New artists often have a love-hate relationship with oil paints. It’s probably the most forgiving type of paint to work with, but it comes with a high barrier to entry, requiring extra supplies, extra time, and extra care.
You’ll be working with solvents like turpentine and mineral spirits which give off fumes that can become overwhelming in enclosed rooms, so it’s important to paint in a well-ventilated space. Those same solvents are often very flammable, so be extra mindful to keep any cleaning rags away from heat sources.
You should also try to minimize the amount of paint that gets onto your skin. We all get some drips or splatters on our hands from time to time, but it could become a problem if it happens regularly – especially if you use solvents to wash it off.
- Disposable latex gloves are a great option for those of us who often end up with multi-colored hands at the end of paint sessions.
- Don’t have a large or well-ventilated studio to paint in? It’s a great excuse to bring the canvas and easel outside for some plein air painting.
Know your drying times
The biggest practical difference between oil and acrylics is the time they need to dry. Oil paints dry very slowly. This is a huge benefit to artists who like plenty of time to shape and blend the paint but it comes with some extra challenges too.
For one thing, you’ll need a lot more patience. Oil paints can take days or even weeks to dry to the touch. If you’re planning to do multiple wet-on-dry layers or applying a varnish, you’ll be spending a lot of time waiting for things to set.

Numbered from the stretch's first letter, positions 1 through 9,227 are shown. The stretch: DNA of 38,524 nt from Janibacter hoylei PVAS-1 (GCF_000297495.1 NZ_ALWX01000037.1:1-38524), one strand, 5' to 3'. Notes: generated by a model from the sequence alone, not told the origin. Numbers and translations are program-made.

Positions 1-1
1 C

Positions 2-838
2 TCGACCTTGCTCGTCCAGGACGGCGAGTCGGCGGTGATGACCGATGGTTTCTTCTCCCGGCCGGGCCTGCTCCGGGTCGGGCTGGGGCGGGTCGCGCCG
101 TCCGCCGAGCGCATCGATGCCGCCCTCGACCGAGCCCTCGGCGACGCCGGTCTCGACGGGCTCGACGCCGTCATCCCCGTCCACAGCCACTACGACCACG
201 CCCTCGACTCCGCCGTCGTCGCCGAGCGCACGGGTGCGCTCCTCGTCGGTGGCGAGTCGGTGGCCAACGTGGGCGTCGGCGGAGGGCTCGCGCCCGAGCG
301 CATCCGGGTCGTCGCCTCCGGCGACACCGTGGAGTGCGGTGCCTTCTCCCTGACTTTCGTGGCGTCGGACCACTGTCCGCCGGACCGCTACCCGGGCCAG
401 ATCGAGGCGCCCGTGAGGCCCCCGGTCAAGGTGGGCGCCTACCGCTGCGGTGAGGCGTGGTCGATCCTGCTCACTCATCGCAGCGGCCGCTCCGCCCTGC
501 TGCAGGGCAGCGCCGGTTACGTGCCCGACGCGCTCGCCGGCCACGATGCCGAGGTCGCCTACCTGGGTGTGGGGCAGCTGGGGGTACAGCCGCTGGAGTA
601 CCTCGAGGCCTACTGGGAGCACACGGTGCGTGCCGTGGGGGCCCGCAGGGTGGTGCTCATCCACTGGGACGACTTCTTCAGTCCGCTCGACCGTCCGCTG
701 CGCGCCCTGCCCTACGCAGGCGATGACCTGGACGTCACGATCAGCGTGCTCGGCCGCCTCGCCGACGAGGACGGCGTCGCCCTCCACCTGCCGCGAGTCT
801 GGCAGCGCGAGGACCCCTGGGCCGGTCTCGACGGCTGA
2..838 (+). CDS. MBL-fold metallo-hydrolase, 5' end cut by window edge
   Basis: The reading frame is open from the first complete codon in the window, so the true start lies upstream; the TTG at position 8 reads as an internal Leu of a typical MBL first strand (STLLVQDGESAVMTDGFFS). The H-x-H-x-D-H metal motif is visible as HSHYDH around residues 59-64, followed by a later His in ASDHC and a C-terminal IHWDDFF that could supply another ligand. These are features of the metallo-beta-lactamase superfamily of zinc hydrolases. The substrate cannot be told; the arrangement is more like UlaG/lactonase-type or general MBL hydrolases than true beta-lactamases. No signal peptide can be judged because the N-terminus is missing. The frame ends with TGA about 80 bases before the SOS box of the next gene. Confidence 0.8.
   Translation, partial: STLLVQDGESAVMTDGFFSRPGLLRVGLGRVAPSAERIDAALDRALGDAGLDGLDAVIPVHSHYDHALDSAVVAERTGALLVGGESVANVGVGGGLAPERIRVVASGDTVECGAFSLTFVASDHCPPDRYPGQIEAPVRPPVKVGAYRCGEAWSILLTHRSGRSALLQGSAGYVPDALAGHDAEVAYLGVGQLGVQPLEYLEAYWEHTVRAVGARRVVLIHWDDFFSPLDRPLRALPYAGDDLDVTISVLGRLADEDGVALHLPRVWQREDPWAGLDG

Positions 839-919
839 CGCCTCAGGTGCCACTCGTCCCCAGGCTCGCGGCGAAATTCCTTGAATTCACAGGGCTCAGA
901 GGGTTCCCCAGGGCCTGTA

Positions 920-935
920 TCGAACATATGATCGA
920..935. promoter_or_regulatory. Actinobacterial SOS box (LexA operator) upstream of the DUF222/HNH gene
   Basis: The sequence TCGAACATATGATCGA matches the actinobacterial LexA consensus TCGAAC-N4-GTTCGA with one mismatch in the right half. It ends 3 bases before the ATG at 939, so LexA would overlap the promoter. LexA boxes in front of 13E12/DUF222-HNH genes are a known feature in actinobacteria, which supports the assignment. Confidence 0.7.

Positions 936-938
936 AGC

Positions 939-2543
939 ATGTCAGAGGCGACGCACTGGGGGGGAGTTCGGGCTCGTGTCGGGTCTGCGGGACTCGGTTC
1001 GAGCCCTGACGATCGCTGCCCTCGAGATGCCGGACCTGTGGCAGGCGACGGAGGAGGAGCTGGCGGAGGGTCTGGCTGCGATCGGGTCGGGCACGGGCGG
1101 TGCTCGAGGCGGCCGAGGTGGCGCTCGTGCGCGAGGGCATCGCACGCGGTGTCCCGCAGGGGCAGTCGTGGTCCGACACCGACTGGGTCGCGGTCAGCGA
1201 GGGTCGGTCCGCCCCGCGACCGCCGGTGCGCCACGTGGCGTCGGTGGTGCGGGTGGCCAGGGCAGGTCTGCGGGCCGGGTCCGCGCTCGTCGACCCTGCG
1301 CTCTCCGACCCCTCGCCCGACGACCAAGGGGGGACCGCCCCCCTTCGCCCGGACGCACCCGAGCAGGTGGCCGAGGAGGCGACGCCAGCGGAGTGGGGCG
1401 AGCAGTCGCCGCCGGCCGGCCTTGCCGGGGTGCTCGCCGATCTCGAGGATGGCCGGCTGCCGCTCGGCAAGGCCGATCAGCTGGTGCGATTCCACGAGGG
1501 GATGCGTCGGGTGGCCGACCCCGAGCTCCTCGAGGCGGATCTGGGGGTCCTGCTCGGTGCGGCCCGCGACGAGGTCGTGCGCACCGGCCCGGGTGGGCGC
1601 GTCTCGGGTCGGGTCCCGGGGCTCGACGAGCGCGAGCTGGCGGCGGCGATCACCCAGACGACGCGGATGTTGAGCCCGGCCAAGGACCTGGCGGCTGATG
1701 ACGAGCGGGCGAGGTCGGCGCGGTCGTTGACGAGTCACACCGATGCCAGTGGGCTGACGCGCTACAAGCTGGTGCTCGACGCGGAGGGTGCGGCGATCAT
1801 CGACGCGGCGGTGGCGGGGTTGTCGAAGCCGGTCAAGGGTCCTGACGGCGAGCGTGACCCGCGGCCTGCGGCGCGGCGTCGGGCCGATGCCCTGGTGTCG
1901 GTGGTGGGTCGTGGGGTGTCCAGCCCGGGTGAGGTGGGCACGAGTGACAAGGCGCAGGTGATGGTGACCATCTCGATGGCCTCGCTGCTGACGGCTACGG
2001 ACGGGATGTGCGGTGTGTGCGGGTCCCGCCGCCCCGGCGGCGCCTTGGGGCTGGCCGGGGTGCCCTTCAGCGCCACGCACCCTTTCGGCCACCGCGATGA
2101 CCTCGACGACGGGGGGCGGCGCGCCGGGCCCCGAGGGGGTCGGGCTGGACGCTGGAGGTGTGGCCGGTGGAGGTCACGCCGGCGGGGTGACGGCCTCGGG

Don’t rush it.
Even a painting that is dry to the touch might still be wet below the surface, and if you’re not careful you can end up accidentally mixing half-dry paint into your newest layer.
A more long-term problem will arise if the paint closest to the canvas dries more slowly than the paint near the surface, causing cracks and flakes to appear over time.
- A good rule of thumb is to paint fat over lean, meaning the first layers you put down should be most diluted with turpentine or spirits, using less as you work your way out. This evens-out the drying time and prevents the surface layers from setting before the base.
- Be sure to check the manufacturers recommended drying time for the paint you’re using.
Use white paint sparingly
Generally speaking, oil paints have more pigment than acrylics, creating more distinct and vibrant colors. Yet it’s not uncommon for new artists to find their paintings frustratingly dull and lifeless. More often than not, the problem comes from mixing in too much white.
You’ll likely find yourself using white paint regularly when mixing colors. It lightens up pigments and brings down the intensity of colors. This gives you control over the color value, but overdoing it with white – especially with very opaque pigments like Titanium White – will dampen the vibrancy.
When mixing colors, start by focusing on getting the right hue before you reach for the white tube, and mix in a just s little at a time until you get the value and intensity you’re looking for.
- Try limiting yourself to just a couple of colors when you start so that you can focus on how the value and hue are affected by adding white. For great practice, you can even try some monochrome paintings to explore the full range you can achieve with shades of a single color.
- You should generally avoid adding both white and black to a single color mixture.